In the first post in this Series I introduced the issue of Fund Profile and its importance to the investee company. In this second post in the series I want to discuss the relevance of the Venture Capitalist’s investment style to the issue.
Why is this important? You need to ensure that you have a “cultural” fit with the VC otherwise you may be setting yourself up for several years of conflict.
Long Term Relationship
As already mentioned, the VC will probably hold their investment in your company for 3 to 5 years and possibly as long as 7 years. If you are going to be working with this financial partner for this long you need to ensure that you have a similar approach to business and get on together.
The VC is going to take a significant stake in your company. They may even be the largest single shareholder. They are going to have a board seat or two and have a range of rights which will be set out in the shareholder agreement, even if they do not have a majority. You are therefore sharing control of your company and ceding significant power over the running of the company to your new financial partner. Understanding their investment style is therefore important
What do they do when things get tough?
When the going gets tough, the tough get rough! There are many company founders who have been thrown out of their businesses by VCs when things do not go to plan. It is worth investigating what the VC has done in the past when investments have not run to plan. Have they supported the founders and incumbent management or have they replaced them. You should definitely ask the VC what they would do and what they have done in the past. As part of your due diligence on them, you should ask to speak to some of their existing and ex-CEOs to check.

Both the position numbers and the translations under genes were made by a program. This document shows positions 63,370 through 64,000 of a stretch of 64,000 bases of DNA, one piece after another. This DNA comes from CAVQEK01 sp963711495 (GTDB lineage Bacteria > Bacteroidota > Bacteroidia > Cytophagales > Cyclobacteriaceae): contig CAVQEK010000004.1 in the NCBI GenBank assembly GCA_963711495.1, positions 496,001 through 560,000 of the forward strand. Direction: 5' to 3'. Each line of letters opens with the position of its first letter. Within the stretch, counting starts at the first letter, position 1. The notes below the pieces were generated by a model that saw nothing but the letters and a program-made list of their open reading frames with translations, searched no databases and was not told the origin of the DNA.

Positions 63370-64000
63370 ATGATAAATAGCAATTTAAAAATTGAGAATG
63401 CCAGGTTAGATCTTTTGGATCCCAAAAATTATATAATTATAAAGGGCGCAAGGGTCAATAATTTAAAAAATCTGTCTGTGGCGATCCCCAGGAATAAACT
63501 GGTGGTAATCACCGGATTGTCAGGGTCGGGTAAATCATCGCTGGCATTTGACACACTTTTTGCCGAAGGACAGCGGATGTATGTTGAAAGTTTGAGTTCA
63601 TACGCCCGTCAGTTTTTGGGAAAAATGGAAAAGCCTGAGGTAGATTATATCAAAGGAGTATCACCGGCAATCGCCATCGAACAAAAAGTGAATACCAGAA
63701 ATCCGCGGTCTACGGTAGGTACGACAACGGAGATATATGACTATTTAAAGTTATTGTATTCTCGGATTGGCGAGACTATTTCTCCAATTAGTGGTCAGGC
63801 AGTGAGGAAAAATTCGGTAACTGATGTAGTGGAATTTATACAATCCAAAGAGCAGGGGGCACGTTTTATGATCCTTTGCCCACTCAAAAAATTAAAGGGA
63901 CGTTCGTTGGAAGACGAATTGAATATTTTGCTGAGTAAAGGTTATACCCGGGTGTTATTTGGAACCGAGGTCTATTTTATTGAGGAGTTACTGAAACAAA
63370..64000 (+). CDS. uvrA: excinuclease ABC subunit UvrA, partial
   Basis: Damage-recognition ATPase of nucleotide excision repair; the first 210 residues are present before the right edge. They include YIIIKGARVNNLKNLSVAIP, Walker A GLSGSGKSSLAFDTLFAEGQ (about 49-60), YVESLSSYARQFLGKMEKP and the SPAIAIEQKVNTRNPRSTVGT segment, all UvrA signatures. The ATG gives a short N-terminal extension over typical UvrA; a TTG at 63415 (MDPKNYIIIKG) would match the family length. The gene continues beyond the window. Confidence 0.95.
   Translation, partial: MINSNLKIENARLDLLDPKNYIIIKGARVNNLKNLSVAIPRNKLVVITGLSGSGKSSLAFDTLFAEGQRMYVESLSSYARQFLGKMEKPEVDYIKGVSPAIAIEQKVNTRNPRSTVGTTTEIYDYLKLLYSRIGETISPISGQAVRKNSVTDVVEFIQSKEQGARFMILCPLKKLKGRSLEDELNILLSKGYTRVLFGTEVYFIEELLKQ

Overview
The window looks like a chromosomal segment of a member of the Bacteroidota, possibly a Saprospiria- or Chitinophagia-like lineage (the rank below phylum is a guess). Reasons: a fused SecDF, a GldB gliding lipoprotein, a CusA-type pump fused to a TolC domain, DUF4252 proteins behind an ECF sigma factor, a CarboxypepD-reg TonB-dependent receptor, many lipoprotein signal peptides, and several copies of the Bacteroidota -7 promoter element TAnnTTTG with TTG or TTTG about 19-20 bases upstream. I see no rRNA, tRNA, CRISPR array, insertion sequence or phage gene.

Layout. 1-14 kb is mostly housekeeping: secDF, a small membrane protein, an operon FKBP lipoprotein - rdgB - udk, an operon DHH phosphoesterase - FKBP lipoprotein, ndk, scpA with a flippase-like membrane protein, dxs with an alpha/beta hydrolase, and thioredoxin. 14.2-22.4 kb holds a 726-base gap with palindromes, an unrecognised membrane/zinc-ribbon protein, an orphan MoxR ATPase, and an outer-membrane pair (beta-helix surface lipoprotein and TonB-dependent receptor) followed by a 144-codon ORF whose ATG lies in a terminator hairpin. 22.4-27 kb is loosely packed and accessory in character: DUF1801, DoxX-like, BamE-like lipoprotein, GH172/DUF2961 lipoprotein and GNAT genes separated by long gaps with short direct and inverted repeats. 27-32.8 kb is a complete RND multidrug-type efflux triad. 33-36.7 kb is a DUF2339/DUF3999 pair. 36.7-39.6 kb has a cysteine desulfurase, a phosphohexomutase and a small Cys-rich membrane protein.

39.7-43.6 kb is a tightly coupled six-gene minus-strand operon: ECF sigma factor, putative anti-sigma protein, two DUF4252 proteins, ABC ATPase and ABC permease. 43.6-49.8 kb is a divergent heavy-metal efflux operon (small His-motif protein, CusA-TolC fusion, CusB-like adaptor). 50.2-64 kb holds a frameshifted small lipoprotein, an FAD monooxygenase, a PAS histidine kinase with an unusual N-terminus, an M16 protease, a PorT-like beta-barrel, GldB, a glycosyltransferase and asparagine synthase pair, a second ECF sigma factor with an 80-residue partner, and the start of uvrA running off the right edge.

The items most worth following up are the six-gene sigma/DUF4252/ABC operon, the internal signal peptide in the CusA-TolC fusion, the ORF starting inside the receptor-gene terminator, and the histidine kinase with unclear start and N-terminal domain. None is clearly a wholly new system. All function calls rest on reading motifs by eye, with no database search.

Rapport and Trust
Can you establish a personal rapport – do you trust these guys? People do business with People. No matter how much you need the money, make sure that you are working with people that you get on with and feel that you can trust. There is nothing worse than a cuckoo in the nest and you will waste a huge amount of management time handling the politics of internal hostility and conflict. If in any doubt, find another VC.
Do they share your vision and determination to build a great company or are they only in it for the money. You need to understand that partners working in a VC firm (General Partners) have a personal financial interest in their funds. Typically once they exceed a specific rate of return, the General Partners will take 20% of the surplus above this. Consequently they will be very financially motivated to help your business be successful.
You need to evaluate whether they share your vision for the future of your business and your non-financial objectives. Ask yourself, what happens when they get a low or mid range offer for your business 2 years down the road from a competitor who wants to acquire you?
Day to Day
How are you going to work together on a day to day basis – are they going to be hands off or interventionist? The VC will sit on your board so you are going to see her at least once a month. Is this going to be the extent of their involvement or are they going to take a closer interest, help you with business introductions, speak to you on a weekly basis.
Closer interest can be good but a VC who calls you every day telling you how to run your business is at best a distraction and at worst highly irritating and a significant waste of your time. You should ask the VC what their management style is, who will sit on your board. As a further due diligence step, discuss this point when speaking to present and previous CEOS.
In the next post in this series, tomorrow at the same time, I will discuss the issues surrounding Deal Flow and its implications for the Entrepreneur.